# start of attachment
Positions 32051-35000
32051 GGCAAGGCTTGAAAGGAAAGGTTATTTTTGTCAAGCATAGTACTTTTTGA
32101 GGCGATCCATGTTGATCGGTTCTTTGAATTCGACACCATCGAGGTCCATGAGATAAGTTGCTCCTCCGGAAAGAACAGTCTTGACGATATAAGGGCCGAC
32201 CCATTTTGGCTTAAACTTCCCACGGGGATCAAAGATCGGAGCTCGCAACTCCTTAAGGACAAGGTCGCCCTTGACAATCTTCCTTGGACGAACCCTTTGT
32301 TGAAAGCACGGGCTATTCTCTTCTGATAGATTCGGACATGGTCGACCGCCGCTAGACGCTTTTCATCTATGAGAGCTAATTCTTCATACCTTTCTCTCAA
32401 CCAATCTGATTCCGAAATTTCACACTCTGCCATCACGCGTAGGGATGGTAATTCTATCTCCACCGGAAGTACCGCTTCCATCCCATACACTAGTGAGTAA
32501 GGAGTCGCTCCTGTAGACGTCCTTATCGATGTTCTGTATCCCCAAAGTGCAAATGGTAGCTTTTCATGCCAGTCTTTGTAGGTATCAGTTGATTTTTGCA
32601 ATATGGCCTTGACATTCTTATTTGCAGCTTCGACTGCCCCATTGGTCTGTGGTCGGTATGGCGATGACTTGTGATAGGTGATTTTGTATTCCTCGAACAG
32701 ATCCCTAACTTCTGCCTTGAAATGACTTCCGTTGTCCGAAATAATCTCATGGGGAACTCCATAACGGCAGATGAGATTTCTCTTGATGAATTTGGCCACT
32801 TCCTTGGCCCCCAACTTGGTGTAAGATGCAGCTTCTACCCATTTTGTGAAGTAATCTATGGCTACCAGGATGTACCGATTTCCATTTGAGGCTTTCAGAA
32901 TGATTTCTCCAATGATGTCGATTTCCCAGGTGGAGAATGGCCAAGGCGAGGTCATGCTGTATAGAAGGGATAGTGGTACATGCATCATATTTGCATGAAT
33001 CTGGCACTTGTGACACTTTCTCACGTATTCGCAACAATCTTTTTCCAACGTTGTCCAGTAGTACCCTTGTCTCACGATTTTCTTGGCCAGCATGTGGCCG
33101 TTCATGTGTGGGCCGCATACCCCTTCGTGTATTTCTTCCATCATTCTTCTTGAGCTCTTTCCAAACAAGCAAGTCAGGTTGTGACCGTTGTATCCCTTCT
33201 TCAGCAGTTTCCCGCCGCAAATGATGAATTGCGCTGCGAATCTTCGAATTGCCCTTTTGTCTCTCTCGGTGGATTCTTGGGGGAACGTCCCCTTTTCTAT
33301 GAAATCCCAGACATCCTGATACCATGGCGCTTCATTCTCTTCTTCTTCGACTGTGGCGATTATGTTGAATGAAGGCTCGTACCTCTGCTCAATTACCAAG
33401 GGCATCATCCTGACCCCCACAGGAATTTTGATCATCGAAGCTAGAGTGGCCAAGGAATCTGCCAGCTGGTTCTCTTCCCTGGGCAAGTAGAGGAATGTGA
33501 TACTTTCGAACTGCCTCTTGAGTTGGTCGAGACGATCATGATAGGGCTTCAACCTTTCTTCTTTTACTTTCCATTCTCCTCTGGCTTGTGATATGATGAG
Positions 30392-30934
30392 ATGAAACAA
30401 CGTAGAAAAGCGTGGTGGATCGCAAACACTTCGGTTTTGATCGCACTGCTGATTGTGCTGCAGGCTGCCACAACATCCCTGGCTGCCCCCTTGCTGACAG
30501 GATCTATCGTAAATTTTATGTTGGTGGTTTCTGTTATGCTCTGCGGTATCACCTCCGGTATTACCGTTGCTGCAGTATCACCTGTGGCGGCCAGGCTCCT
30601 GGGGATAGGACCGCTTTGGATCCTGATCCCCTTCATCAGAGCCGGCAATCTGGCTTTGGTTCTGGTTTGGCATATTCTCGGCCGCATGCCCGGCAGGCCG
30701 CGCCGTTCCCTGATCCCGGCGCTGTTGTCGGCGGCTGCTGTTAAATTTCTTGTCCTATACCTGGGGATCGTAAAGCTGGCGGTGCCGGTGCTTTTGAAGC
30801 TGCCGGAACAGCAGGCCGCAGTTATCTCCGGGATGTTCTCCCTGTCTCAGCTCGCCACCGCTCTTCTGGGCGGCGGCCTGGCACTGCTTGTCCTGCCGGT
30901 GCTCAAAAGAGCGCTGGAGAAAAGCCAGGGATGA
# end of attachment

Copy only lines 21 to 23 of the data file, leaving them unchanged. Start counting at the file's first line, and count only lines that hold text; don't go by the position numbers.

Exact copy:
30501 GATCTATCGTAAATTTTATGTTGGTGGTTTCTGTTATGCTCTGCGGTATCACCTCCGGTATTACCGTTGCTGCAGTATCACCTGTGGCGGCCAGGCTCCT
30601 GGGGATAGGACCGCTTTGGATCCTGATCCCCTTCATCAGAGCCGGCAATCTGGCTTTGGTTCTGGTTTGGCATATTCTCGGCCGCATGCCCGGCAGGCCG
30701 CGCCGTTCCCTGATCCCGGCGCTGTTGTCGGCGGCTGCTGTTAAATTTCTTGTCCTATACCTGGGGATCGTAAAGCTGGCGGTGCCGGTGCTTTTGAAGC